Like all my colleagues in the opposition, Mr. Speaker, I have heard the numerous promises of the Conservative party concerning tax cuts; considering that it would be difficult for the Conservative party not to make good on at least some of these promises, I would like to suggest that all school and university fees be made deductible and that the law be amended so that school teachers, whose salary is below $3,000 in the case of bachelors and below $5,000 in the case of married people, be totally exempted from income tax. In my opinion, this would provide the government,
The Address-Mr. Laflamme under the constitution, with means to help the education and instruction of our youth and would also, on the one hand, encourage parents to give their children a higher education and, on the other hand, would promote the recruiting of teachers throughout the country.
I have followed with interest, Mr. Speaker, the last campaign of the Conservative party and I have also found that the spokesman of that political party expressed different opinions according to the place where the said opinions were voiced. We all know the result of the last general election which was, in my opinion, a direct consequence of that double thinking of the Conservative party which does destroy the very foundations of national unity, a goal which has always been and still is one of the fundamental objectives of the policies of the party I support.
I have been shocked, as were several others, by certain statements made by Mr. Alvin Hamilton, of Saskatoon, leader of the Conservative party of the province, when he said, during last election campaign-repeating by the way, what had been said by the hon. Minister of Trade and Commerce (Mr. Churchill) that the government of the country could be made up and did not need Quebec to govern. And while the Conservatives were boasting that they are the confederation party, which had as its essential aims the union of the two great racial groups composing the nation, they were jeopardizing this union which is essential to the development of our country. This conservative thinking was again exemplified in the political pamphlets distributed even in the province of Quebec, and representing 26 important figures of the Conservative party, among whom we cannot find one single Canadian of French origin belonging to a group which includes nevertheless one-third of the population of our country. This provocating attitude of the Conservative party is again confirmed by the formation of the present cabinet with only a token representation of French-speaking members.
It is an insult to five million Canadians, and all the flattering speeches made by Conservatives for Quebec consumption have nothing in common with reality.
I wish to take this opportunity, Mr. Speaker, to congratulate the hon. member from Parkdale (Mr. Maloney) to whom I listened carefully this afternoon, for the wonderful statements he made to this end, and, as all the hon. members in this house, I look forward to the time when the Conservative party translates all its fine ideas into action.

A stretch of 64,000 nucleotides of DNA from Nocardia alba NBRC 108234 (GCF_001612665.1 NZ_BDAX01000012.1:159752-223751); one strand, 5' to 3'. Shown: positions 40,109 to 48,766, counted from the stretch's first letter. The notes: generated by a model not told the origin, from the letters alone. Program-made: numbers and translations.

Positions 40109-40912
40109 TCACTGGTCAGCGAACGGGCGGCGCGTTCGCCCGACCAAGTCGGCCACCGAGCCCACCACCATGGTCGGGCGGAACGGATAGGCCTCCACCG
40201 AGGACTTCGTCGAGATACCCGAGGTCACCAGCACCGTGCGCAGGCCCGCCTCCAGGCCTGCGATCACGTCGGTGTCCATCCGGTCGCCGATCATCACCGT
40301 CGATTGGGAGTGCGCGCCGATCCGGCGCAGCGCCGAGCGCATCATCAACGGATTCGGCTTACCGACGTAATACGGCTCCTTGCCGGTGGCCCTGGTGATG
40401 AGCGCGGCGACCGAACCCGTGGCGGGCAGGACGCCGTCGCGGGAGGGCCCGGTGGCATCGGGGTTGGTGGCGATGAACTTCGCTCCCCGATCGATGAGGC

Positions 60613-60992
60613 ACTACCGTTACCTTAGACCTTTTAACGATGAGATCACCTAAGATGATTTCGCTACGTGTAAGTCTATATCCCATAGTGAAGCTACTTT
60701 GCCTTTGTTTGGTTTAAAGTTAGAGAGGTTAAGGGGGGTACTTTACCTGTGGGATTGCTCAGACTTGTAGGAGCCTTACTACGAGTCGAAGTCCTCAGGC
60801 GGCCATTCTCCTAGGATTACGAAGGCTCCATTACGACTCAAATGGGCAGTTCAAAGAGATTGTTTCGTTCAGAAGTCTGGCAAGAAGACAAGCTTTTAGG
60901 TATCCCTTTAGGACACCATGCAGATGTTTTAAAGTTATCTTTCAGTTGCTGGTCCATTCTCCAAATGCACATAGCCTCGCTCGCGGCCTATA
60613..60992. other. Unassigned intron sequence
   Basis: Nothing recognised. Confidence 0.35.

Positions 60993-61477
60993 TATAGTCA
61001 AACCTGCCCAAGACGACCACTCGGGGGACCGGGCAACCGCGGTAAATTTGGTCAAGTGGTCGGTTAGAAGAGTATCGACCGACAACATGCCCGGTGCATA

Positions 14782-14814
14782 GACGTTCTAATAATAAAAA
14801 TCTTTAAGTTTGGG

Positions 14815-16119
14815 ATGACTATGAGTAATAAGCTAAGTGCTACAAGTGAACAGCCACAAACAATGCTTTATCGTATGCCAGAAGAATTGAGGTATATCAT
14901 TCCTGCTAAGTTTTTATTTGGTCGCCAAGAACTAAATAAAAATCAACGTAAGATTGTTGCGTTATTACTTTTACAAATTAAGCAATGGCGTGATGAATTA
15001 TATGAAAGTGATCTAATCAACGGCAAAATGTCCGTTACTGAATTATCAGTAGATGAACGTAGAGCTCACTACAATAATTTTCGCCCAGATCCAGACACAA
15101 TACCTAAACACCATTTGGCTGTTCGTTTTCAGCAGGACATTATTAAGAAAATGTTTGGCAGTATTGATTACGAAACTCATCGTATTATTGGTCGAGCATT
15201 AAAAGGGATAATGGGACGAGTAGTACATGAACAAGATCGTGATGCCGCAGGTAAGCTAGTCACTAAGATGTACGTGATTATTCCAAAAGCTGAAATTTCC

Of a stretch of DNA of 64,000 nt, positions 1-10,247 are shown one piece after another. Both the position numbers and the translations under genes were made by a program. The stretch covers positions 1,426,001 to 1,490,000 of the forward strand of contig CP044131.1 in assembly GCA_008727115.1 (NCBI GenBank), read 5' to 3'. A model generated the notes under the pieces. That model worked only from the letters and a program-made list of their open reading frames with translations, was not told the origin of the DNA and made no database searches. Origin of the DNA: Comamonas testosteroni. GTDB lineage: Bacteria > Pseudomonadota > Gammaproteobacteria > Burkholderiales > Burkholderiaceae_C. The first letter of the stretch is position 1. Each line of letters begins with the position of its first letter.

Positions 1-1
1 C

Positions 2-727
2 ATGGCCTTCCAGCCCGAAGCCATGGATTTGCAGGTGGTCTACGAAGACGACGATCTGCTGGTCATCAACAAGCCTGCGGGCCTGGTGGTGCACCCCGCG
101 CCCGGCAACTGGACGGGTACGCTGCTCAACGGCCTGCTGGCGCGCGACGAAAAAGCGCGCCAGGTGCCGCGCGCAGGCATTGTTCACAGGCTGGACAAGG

The best and finest years of harmony and economic expansion Canadians have known have been under the Liberal governments which have always based their fate upon the undeniable fact that Canada is a great country, because two important racial groups had decided in 1867, to work together to the composition and development of our country as a nation.
Those who, among French-speaking Conservatives, have accepted to play a token part in the present government, are acting detrimentally, to my mind, not only to their fellow citizens but to their own party, which is guilty of more than refusing to work for national unity. When in 1930 the Conservative party came into power, it was with the support of a good majority of the people of Quebec; but since 1935, the Liberal party has obtained majorities not only in Quebec but in nearly all provinces. The formation of the present cabinet constitutes a major insult to our whole history and a humiliating blow against a third of our population. This we will never forget.
I condemn the Conservative theory under which the Prime Minister himself (Mr. Diefenbaker) and his Minister of Justice (Mr. Fulton) say to the province of Quebec: give us more members and you will have more ministers. Accepting such an understanding would be extremely humiliating and would go against our democratic freedoms, for, until now, all members of this house have been chosen by the will of the people, and whatever their number, no government may commit any grave discrimination with regard to a racial group in this country.
We must keep in mind that our country has a dual ethnical character and to put an end to proportional representation within the cabinet would gravely affect national unity. The present Conservative government had some members of French origin elected in other provinces of Canada, but none of them were actually asked to join the government. Moreover, supposing a larger Conservative representation from Quebec would bring about a more numerous representation within the cabinet, it must nevertheless be kept in mind that, as all ministerial posts are filled, what would the Prime Minister do in case of the re-election of all his ministers, if he wanted to find portfolios in order to give the French element a larger representation on the morrow of the next election? In any event, I repeat, every important post has been filled. My objections have regard both to the prominence of those posts and to the number of French-speaking Conservative representatives in the cabinet. The statements made by the Prime Minister and by his Minister of Justice
are very unfortunate indeed. This type of tactics can only be interpreted by the people of Quebec as meaning: "Vote Conservative and then we will recognize you."
Of the three Progressive Conservative members who were returned from the Prime Minister's own province, two have been appointed to the cabinet. Seven Progressive Conservative members were returned from British Columbia, of which three were appointed to the cabinet. I fail to see how the same argument cannot hold true for the province from which I come.
Mr. Speaker, in closing these few remarks I simply wish to say that I was quite impressed by the attitude taken by the member for Parkdale and the member for Timmins (Mr. Martin).
Subtopic: CONTINUATION OF DEBATE ON ADDRESS IN REPLY